Identification Marks: None (1964)

Skolimowski’s raw debut feature is like a Polish ‘Breathless’, though much less interesting and with little to really engage viewers. 

Rating: 2.5 out of 5.

Review #2,564

Dir. Jerzy Skolimowski
1964 | Poland | Drama | 72 min | 1.66:1 | Polish
Not rated – likely to be NC16 for some sexuality

Cast: Jerzy Skolimowski, Elzbieta Czyzewska, Tadeusz Minc
Plot: After being drafted into military service, a Polish student spends his last day coming to terms with his estranged wife, visiting old friends, and savoring some last moments of freedom.
Source: KADR

Accessibility Index
Subject Matter: Moderate – Uncertain Future; A Day in the Life of
Narrative Style: Straightforward
Pace: Slightly Slow
Audience Type: General Arthouse

Viewed: MUBI
Spoilers: No

I first heard of Jerzy Skolimowski because of Deep End (1970), which is an extraordinary film.  In light of the release of his latest, EO (2022), I thought it might be nice to check out his feature debut, Identification Marks: None, which was streaming on MUBI. 

Bad idea though.  At best, it can be seen as a repository of ideas, vague as they may be, by someone who has yet to figure out what kind of film he wants to make. 

So, Identification Marks: None is an exploratory work, playing with film language and working with a narrative that is far too fragmented to really engage viewers.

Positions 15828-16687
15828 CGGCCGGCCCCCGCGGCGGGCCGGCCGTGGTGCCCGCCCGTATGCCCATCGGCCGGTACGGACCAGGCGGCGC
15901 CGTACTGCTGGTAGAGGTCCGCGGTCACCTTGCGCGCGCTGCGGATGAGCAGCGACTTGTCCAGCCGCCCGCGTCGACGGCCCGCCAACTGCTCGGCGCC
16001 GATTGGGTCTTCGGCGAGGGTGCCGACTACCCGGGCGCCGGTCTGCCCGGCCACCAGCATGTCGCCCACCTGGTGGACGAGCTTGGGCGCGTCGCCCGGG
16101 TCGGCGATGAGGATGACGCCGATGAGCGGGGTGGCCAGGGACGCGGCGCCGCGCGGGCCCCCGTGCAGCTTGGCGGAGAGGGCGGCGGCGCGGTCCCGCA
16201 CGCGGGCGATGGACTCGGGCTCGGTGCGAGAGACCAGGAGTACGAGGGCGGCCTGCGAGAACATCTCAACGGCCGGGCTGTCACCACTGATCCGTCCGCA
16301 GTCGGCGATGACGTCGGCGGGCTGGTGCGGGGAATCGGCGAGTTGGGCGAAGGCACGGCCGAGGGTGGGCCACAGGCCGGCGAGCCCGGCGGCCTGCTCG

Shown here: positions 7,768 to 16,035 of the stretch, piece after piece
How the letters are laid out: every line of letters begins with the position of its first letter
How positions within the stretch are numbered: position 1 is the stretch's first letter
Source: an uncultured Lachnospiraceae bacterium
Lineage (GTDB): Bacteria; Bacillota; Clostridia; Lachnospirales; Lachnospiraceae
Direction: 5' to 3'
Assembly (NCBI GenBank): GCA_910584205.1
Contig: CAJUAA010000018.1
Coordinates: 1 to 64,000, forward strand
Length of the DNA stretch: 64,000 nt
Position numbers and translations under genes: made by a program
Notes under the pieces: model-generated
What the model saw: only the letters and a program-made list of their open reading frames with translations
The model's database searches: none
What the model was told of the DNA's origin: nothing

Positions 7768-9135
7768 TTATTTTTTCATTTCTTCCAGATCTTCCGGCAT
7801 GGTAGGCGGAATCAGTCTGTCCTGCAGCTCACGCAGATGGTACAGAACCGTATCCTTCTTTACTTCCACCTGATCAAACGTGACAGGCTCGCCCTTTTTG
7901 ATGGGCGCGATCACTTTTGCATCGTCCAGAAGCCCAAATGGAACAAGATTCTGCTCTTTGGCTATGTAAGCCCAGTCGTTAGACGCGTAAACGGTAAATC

“I’d like for something irreversible to happen so that you couldn’t go back on it.”

But tell that to Godard and he might smack you in the face—the French New Wave auteur infamously asserted at the time on evidence of this film (which echoes the spirit of his Breathless) that both Skolimowski and himself were two of the greatest directors in the world. 

Skolimowski plays the film’s young protagonist, a student who gives up on his studies and decides to join the military.  Throughout the film, we see him spend his last day of freedom with a mix of intention and idleness—breaking up with his partner, making phone calls, and even having time for a rendezvous with a woman he used to like. 

Partly made up of footage from his student works, the film’s raw aesthetics might interest those into form and style, but for me, with nothing much to latch onto, it is no more than a mundane ‘day-in-the-life’ exercise.

Grade: C+

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